[QODLink]
Inside Story
Is India defying Western sanctions on Iran?
As India explores trade opportunities with Iran we ask if it is hampering efforts to stop Tehran's nuclear programme.
Last Modified: 12 Mar 2012 09:14

Iran is India's second-largest fuel supplier after Saudi Arabia, providing around 12 per cent of the country's crude oil needs.

"As European and Asian countries leave Iran, Indian [and] especially Chinese companies are backfilling, sort of undermining the effect of the sanctions."

- Richard Weitz, the Hudson Institute

But the US and Israel are trying to gather support for full economic sanctions against Iran by the end of June.

As Tehran and New Delhi plan to hit $25bn in annual bilateral trade in the next four years, it appears as if India is resisting the pressure.

So, why does India continue to trade with Iran despite the mounting international pressure?

Joining the discussion with presenter Adrian Finighan on Inside Story are guests: Sreeram Chaulia, the vice-dean of Jindal School of International Affairs, and author of International Organizations and Civilian Protection: Power, Ideas and Humanitarian Aid in Conflict Zones; Richard Weitz, a senior fellow and director for the Center for Political-Military Analysis at the Hudson Institute, and author/editor of several books including National Security Case Studies; and Mohammad Marandi, a political analyst and professor of American Studies at the University of Tehran, and currently a visiting professor at American University of Beirut.

Sreeram Chaulia, the vice-dean of Jindal School of International Affairs, says:

"Geo-strategy, the problem in Afghanistan and energy security… is what really defines the mutually beneficial relationship. Iran needs her hard cash at a time when the sanctions noose is tightening and India is willing to continue trading... and it's determined to stay this course."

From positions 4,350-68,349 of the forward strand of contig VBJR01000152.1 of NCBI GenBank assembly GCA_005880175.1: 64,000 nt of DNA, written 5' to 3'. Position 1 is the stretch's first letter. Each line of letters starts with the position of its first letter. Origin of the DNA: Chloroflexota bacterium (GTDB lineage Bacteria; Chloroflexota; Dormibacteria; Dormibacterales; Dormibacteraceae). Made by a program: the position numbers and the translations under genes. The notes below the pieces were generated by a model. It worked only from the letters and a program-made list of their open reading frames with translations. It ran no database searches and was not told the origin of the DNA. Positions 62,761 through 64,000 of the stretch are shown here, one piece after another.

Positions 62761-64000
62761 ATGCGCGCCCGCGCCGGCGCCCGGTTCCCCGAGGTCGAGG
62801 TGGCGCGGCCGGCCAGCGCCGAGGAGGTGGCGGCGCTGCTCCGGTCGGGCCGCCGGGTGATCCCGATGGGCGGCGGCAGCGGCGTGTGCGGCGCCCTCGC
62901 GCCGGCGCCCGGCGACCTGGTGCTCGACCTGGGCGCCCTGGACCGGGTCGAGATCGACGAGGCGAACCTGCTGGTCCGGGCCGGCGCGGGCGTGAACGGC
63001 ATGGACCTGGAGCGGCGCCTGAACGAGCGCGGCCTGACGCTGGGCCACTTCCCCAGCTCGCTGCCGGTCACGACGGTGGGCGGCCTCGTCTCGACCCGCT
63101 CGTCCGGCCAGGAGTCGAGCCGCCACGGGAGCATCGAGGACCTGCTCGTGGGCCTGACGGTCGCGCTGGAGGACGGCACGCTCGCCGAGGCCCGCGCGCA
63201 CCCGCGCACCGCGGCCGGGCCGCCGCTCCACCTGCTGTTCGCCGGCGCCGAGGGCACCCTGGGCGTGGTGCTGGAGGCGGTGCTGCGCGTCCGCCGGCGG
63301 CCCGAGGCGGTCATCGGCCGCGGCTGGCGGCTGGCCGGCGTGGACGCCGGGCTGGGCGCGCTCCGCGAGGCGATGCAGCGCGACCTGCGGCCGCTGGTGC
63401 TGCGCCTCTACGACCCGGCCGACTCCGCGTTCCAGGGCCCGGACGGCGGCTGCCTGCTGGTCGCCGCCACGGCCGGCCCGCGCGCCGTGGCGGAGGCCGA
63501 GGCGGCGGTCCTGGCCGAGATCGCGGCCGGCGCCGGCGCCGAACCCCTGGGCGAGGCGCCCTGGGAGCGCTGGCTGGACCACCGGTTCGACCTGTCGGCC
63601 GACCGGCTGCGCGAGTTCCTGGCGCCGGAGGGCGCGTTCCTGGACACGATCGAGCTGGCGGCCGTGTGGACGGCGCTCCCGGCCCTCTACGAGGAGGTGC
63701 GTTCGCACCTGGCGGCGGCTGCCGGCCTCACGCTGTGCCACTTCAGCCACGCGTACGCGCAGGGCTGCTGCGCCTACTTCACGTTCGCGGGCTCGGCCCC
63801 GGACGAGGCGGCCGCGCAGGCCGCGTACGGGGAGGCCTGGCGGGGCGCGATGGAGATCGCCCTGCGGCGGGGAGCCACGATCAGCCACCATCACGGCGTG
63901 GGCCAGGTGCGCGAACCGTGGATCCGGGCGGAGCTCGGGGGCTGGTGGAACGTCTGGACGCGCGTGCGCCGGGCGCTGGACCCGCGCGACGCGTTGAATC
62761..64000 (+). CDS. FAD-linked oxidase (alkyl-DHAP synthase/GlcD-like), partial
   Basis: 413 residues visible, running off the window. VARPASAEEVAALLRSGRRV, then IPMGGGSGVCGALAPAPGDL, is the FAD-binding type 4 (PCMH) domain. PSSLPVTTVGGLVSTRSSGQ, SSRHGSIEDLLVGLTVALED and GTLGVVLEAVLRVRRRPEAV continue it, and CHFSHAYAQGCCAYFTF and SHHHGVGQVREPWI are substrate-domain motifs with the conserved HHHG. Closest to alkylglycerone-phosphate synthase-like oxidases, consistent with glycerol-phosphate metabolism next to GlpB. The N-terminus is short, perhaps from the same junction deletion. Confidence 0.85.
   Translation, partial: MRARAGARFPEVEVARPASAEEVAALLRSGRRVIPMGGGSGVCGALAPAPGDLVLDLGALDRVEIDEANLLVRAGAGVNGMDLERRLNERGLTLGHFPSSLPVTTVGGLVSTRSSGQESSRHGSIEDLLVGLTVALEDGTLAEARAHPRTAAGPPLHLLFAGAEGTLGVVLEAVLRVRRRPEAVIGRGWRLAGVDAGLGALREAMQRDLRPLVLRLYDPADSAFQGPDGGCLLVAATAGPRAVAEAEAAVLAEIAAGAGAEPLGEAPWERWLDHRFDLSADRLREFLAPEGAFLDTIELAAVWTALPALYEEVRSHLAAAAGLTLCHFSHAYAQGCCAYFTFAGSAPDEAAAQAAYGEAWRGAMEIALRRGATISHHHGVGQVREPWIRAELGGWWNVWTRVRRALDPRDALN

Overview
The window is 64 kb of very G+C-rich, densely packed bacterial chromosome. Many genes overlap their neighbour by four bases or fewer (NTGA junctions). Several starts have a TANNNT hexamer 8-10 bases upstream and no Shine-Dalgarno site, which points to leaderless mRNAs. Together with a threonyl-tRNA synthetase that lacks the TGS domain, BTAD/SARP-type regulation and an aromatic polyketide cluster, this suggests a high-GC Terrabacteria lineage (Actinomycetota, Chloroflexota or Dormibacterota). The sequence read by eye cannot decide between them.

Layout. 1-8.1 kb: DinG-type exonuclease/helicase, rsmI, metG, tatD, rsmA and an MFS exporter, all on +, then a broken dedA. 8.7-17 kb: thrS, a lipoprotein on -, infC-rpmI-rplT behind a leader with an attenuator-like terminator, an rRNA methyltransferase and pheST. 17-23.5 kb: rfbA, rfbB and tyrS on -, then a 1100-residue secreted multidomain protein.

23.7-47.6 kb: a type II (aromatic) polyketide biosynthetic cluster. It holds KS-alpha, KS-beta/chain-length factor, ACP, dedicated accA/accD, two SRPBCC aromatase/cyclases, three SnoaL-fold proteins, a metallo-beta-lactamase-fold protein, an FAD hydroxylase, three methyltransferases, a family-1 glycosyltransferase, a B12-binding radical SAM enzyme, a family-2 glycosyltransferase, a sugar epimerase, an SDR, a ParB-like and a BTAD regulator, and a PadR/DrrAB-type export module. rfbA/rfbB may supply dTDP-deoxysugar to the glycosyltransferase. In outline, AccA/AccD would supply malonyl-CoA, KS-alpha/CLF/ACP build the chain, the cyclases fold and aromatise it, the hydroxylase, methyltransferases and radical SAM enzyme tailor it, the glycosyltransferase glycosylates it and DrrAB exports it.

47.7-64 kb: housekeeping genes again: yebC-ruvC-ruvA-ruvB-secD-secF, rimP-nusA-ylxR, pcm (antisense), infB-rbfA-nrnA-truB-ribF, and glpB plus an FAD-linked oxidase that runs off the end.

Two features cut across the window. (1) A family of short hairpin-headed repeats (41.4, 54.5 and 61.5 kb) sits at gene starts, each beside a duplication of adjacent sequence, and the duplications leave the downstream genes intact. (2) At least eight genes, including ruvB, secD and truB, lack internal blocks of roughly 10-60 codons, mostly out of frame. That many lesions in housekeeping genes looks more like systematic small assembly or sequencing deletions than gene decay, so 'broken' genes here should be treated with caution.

"The West is doing itself a disservice on two fronts. One, ordinary Iranians are becoming more angry with the West for hurting them. Second, Iranians are moving towards new partners. They're ditching the dollar and the euro, and are now trading in local currencies with countries like India, China, Russia and a number of others."

Mohammad Marandi, University of Tehran


Mutually-beneficial ties:

  • India buys $14bn worth of crude oil from Iran per year, accounting for eight per cent of India's total oil imports.
  • Iran is India's second-largest oil supplier after Saudi Arabia. India aims to pay 50 per cent of oil imported from Iran in rupees.
  • India sells slightly more than $2.7bn worth of goods to Iran per year. Both countries have set $25bn as the trade target for 2015.
  • Critics accuse India of undermining international efforts to isolate Iran. India says it will abide only by UN sanctions, not unilateral ones. New Delhi also defends Tehran's right to develop civil nuclear energy.
Source:
Al Jazeera
Topics in this article
People
Country
City
Organisation
Featured on Al Jazeera
Italy struggles to deal with growing flood of migrants willing to risk their lives to reach the nearest European shores.
Israel's Operation Protective Edge is the third major offensive on the Gaza Strip in six years.
Muslims and Arabs in the US say they face discrimination in many areas of life, 13 years after the 9/11 attacks.
At one UN site alone, approximately four children below the age of five are dying each day.
Featured
More than fifty years of an armed struggle for independence from Spain might be coming to an end in the Basque Country.
After the shooting-down of flight MH17, relatives ask what the carrier has learned from still-missing MH370.
Human rights and corporate responsibility prompt a US church to divest from companies doing business with Israel.
Afghan militias have accumulated a lengthy record of human-rights abuses, including murders and rapes.
Growing poverty is strengthening a trend among UK Muslims to fund charitable work closer to home.
join our mailing list